Q: Where do these mummies come from?
The exhibition features a group of fascinating mummies and artifacts on loan from 12 world-renowned museums, organizations and collections coming from 5 countries.
Q: Are these mummies real?
Mummies of the World is the largest collection of real mummies and related artifacts that has ever been assembled! You will be seeing a fascinating collection of mummies with some incredible stories, including:
-The Vac Mummies, a mummified family from Hungary believed to have died from tuberculosis
-The Baron Von Holz, a German nobleman found tucked away in the family crypt of a 14th century castle wearing his best leather boots
-The Burns Collection, a group of medical mummies used to teach anatomy in the early 19th century
-An Egyptian priest named Nes-Hor whom we have determined had arthritis and a broken left hip
-Egyptian animal mummies including a falcon, a fish, a dog and a baby crocodile, many of which were deliberately preserved to accompany royals for eternity
-MUMAB, the first replication of Egyptian mummification done on a body in 2,800 years
-And much more….
Q: What is a mummy?
A mummy is the dead body of an animal or a human that has been preserved after death so that it does not decompose. To be considered a mummy and not just a skeleton, the body must keep some of its soft tissue, such as hair, skin or muscles.
Q: What is mummification and how do mummies happen?
Mummification takes place when the process of decay is blocked, generally from a lack of moisture or oxygen. This can happen as an intentional process, which sometimes is referred to as intentional or artificial mummification, or as a natural process, which sometimes is referred to as natural or accidental mummification.
Some cultures, like the Egyptians, practiced intentional or artificial mummification, removing the internal organs and treating the corpses with some type of resin or chemical (often called embalming), and then bandaging or wrapping them. Natural mummification often occurs as a result of an environment where temperature, humidity or other conditions have preserved the remains. This may have happened accidentally, when people either died in locations where environmental conditions preserved the bodies, or when people were purposely placed in locations that would mummify the body, such as a dry, cool cave, a bog or crypt.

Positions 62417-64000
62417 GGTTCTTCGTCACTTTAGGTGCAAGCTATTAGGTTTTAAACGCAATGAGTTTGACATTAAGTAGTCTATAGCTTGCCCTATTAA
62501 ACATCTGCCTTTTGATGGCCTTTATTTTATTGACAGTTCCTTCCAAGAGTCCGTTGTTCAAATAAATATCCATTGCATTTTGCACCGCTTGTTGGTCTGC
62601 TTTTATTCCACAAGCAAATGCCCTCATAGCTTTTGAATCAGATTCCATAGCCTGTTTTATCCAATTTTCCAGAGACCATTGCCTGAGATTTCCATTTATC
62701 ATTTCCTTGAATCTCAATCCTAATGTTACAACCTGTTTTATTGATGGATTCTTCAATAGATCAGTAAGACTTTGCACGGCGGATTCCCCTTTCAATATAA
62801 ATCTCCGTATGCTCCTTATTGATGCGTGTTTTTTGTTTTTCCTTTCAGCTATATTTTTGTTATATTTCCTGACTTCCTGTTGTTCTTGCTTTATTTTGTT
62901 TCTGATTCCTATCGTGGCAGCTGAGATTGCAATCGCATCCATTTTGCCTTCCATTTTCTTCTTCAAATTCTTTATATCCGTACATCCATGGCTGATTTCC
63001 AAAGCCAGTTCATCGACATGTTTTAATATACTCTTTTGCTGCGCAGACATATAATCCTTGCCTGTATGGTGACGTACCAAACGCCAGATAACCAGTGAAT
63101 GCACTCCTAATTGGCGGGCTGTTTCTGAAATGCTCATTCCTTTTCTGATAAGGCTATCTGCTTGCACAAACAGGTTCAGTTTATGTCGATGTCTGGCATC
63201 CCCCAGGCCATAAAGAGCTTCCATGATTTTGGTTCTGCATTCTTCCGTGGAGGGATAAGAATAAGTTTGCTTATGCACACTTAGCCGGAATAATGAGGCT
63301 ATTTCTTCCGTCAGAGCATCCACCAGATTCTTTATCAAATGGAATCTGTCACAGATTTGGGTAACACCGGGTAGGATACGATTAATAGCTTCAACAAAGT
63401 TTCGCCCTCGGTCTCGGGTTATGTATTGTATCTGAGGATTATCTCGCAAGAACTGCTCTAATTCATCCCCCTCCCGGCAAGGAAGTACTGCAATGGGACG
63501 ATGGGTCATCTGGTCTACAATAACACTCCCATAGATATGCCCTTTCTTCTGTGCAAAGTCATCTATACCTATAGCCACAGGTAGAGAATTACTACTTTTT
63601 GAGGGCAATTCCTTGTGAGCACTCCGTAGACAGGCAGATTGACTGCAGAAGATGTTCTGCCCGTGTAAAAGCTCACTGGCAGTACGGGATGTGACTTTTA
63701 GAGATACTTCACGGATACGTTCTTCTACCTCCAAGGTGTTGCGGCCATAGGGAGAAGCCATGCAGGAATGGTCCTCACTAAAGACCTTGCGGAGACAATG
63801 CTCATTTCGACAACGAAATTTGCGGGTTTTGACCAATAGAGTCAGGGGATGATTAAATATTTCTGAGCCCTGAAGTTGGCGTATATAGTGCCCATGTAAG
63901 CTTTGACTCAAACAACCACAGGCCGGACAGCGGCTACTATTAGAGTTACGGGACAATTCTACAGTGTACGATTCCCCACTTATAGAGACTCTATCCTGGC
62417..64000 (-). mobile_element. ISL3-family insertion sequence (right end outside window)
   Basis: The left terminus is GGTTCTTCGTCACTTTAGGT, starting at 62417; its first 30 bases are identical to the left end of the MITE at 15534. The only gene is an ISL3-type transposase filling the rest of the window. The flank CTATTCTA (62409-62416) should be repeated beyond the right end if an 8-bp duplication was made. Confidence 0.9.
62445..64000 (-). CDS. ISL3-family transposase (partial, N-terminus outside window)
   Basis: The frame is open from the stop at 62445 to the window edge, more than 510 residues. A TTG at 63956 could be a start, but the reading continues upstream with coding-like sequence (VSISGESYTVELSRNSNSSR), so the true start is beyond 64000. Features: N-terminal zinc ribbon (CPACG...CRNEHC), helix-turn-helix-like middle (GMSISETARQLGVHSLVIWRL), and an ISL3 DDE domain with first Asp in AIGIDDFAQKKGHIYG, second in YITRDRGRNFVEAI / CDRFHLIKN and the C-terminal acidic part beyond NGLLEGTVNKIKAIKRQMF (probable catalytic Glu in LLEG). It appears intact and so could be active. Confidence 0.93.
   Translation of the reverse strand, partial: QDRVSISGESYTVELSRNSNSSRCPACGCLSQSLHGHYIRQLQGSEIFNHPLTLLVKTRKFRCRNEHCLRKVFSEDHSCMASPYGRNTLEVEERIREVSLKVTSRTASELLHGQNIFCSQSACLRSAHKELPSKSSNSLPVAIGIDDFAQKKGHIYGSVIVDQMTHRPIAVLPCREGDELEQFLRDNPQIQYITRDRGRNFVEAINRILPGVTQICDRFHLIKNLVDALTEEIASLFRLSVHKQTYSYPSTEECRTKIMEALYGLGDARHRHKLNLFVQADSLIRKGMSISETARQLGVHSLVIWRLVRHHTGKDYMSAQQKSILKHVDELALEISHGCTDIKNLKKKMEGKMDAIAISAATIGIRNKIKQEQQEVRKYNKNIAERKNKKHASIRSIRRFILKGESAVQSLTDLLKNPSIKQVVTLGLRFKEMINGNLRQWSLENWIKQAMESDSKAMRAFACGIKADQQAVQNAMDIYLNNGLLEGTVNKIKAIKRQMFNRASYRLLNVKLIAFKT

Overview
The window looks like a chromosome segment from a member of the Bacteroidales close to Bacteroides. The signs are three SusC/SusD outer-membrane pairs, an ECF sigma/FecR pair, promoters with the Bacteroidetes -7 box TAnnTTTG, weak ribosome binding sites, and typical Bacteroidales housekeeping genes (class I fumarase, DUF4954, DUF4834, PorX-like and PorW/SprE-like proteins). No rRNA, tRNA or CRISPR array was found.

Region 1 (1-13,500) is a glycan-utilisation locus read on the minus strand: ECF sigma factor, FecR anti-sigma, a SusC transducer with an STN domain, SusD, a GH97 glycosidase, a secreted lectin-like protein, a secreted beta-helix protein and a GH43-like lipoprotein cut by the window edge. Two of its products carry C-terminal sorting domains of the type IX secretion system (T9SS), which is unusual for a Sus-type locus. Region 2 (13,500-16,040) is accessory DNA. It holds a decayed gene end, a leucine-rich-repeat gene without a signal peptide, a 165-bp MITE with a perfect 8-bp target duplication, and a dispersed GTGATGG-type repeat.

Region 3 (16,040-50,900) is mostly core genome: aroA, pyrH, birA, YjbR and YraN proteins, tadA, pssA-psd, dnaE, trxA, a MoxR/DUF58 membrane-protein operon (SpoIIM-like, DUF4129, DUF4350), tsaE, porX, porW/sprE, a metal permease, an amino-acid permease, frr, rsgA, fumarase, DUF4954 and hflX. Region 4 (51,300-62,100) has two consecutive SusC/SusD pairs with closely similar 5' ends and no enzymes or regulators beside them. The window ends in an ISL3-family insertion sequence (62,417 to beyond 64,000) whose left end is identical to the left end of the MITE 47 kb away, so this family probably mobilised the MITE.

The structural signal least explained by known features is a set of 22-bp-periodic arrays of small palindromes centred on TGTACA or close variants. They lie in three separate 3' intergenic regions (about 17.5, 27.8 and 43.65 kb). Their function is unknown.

Q: Why study mummies and what can they teach us?
Mummies provide a window to the past, teaching us about the lives, history and cultures of every region of the world. By studying mummies, we can learn more about the times and places in which they lived. Through modern science, their bodies tell us scientific facts; how tall people were, how long they lived, what kinds of food they ate and the diseases and injuries they suffered from. Clothing, jewelry and other personal artifacts placed on or with a mummy can tell us about the person’s status and lifestyle, as well as the values, beliefs, and attitudes of the culture in which they lived. By knowing how people lived long ago, we can better understand how differently people live today. This allows us to observe how cultures change over time and give us insight into how our own culture may change in the future.
Q: Where are mummies found?
Not all mummies come from Egypt and are wrapped. In fact, mummies come from all over the world and have been found on every continent. Mummies of the World features mummies from South America, Europe, as well as Egypt. They include mummies that have been intentionally preserved and mummies that have been naturally preserved and found in places as varied as deserts, caves, salt, sand, cellars, crypts and bogs.